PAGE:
Year Round Color

“Year Round Color”, a copyrighted post, was written for my WordPress blog called Always Growing by Jan in Covington, Louisiana

When I first started gardening, I bought a book that was about having flowers and color year round in your garden.  Unfortunately, the book was not that helpful because most of the flowers it featured do not grow well this far south.  However, I persevered with my idea, and it seems that it has finally paid off now because there seems to be something blooming just about all the time lately.

Today, when I came home from work, the weather was wonderful – sunny, cool, and breezy.  The amaryllis I have recently written about still had many blooms.  The petunias are still looking good, and, of course, the violas are still holding on.  So, what’s new?  The Louisiana Irises are just starting to bloom.   Yesterday, I showed one of my new varieties, Marie Dolors, and today another LA Iris was blooming.

swamp-iris-redu

This is a smaller, more common iris than Marie Dolors.  My husband brought several of these home from a fishing trip a few years ago.  His fishing partner had these and suggested that dear hubby take some home to me.  I think these originally came from the swamps around here because they look just like some of the wild ones you see there.   While Louisiana irises grow in water or at a pond’s edge, they also do well mixed in with other annuals or small perennials.  They just need about a half a day of sun and moisture, especially in the spring when they are actively growing.  These irises also prefer acidic soil, about what would make an azalea happy.

I have another iris that should be blooming tomorrow, and am holding out hope that three more that I planted last fall will produce flowers this year.  It seems that my plan to have something blooming year round has finally become a reality.

Update 4/4/09 Patrick O’Conner, who is a Louisiana iris grower and breeder, informs me this is not a Louisiana iris but is iris virginica, or Southern Blue Flag iris.  It, too, is a native in this area.  I am glad to know exactly what this iris is.  Thanks for the info, Patrick.

Advertisements

7 Comments

  1. April 3, 2009 at 9:15 pm

    YAY! Irises! This is my next hunt. You’re a great inspiration, you know that, jan?

    • Jan said,

      April 4, 2009 at 1:32 am

      Thanks, Chandramouli. Of course, I have been “inspired” in my garden by other gardeners. Irises are such lovely flowers, but they can become addictive like amaryllis, and you can’t stop at just one.

      Stuart, the garden finally seems to be coming together so that there is some color all the time. I also am trying for more perennials with just a shot of annual color. Thanks for stopping by.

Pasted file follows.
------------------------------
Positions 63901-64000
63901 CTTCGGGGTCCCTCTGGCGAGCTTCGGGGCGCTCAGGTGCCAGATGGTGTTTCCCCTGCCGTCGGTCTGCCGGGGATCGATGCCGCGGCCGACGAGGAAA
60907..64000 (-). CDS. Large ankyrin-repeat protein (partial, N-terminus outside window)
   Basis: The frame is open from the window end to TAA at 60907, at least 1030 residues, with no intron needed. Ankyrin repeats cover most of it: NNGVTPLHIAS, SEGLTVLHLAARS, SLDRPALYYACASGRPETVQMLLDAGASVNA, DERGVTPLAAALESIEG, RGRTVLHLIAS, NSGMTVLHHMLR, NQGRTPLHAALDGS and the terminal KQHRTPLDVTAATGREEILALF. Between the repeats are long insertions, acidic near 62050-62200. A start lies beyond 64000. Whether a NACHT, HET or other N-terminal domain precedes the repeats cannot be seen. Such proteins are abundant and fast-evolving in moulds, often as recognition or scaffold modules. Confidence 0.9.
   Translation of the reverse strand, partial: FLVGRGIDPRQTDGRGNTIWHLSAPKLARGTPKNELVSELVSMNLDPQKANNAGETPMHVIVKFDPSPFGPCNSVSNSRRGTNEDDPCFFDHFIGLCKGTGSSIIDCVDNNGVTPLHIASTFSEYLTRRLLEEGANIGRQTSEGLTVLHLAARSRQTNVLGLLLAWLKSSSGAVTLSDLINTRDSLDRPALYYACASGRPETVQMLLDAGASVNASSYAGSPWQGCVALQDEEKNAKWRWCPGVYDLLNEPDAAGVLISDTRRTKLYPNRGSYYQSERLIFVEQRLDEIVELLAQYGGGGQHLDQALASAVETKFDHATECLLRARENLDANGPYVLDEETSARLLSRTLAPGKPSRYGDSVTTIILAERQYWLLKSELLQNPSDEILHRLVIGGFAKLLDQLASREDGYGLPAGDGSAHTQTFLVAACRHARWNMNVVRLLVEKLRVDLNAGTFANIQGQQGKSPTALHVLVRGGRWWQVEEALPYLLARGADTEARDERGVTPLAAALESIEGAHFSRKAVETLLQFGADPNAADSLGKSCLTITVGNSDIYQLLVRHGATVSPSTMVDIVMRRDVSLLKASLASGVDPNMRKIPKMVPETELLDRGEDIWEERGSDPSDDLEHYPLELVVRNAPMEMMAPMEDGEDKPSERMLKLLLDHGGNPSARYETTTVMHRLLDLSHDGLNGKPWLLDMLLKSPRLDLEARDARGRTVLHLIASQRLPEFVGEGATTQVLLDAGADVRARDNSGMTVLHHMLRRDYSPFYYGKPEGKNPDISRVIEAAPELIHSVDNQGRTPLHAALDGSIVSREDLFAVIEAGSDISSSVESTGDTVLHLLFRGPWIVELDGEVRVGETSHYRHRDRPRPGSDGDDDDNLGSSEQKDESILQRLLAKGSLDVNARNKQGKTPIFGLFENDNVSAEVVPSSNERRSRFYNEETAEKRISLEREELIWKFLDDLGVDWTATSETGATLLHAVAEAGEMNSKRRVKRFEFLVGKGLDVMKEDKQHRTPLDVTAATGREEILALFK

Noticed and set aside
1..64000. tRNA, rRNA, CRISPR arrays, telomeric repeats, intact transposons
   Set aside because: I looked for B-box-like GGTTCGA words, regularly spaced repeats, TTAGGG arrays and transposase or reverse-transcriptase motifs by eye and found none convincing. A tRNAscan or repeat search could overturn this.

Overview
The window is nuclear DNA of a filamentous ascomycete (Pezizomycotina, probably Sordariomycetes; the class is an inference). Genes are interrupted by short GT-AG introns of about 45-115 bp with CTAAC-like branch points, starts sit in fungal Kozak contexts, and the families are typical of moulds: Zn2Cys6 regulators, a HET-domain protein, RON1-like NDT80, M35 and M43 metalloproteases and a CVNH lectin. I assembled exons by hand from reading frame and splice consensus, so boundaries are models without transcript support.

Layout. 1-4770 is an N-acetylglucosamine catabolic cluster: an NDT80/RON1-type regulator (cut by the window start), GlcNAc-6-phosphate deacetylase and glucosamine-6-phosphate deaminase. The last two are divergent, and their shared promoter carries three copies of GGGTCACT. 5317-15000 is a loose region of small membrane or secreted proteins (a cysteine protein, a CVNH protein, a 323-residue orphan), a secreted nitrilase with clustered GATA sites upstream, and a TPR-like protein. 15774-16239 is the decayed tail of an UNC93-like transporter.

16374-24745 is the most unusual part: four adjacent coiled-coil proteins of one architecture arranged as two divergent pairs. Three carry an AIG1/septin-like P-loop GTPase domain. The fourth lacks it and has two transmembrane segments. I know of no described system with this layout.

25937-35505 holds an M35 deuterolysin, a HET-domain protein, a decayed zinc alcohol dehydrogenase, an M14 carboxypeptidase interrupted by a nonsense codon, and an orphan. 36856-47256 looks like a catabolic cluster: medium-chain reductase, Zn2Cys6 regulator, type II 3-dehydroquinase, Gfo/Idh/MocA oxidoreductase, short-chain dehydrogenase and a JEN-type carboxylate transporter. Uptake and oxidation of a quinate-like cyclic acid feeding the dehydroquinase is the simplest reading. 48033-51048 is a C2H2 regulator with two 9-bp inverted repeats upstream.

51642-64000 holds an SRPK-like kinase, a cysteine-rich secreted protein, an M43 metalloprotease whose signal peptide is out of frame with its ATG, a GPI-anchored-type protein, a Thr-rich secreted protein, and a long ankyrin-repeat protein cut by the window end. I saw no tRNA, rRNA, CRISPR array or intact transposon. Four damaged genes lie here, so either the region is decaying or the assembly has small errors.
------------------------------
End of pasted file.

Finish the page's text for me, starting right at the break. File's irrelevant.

2. Stuart said,

    April 3, 2009 at 9:22 pm

    Great efforts Jan. This has been my aim as well to try and achieve year-round colour.

  3. April 4, 2009 at 4:12 am

    Hi. Nice pictures. Marie Dolores really is a great grower. The small blue iris, I think, is not a Louisiana iris. It is Iris virginica. Virginica is also a native iris (to Southern US, including Louisiana, and especially the Northshore). Unlike Louisiana irises, virginica has a ridge along the center of the blade and, sometimes, the base of the leaves is wine colored. It’s a nice native, just not in the Louisiana group.

    Patrick

    • Jan said,

      April 4, 2009 at 6:39 am

      Thanks, Patrick. Did you recognize Marie Dolores as one of yours? I bought her from you last fall, and I am so happy with it. I think the flower is just gorgeous and so big. I can’t wait to see if the others I got from you will bloom this year. You probably are right about the small blue iris. The person who gave it to us just called it a LA iris probably because he assumed that the irises blooming in the swamp were all LA irises. I’ll check for that ridge. Either way, it is a pretty little flower. Thanks for the info.

  4. April 4, 2009 at 7:49 pm

    Jan, this is a gorgeous iris. As usual, I’m behind and reading backwards. I’ll go see your previous iris in a minute, but this one looks like an opal.

  5. Jan said,

    April 5, 2009 at 3:56 am

    Jodi, I am behind in reading my favorite garden blogs, too. This is a lovely little iris and is a great addition to the garden.


Leave a Reply

Fill in your details below or click an icon to log in:

WordPress.com Logo

You are commenting using your WordPress.com account. Log Out / Change )

Twitter picture

You are commenting using your Twitter account. Log Out / Change )

Facebook photo

You are commenting using your Facebook account. Log Out / Change )

Google+ photo

You are commenting using your Google+ account. Log Out / Change )

Connecting to %s

%d bloggers like this: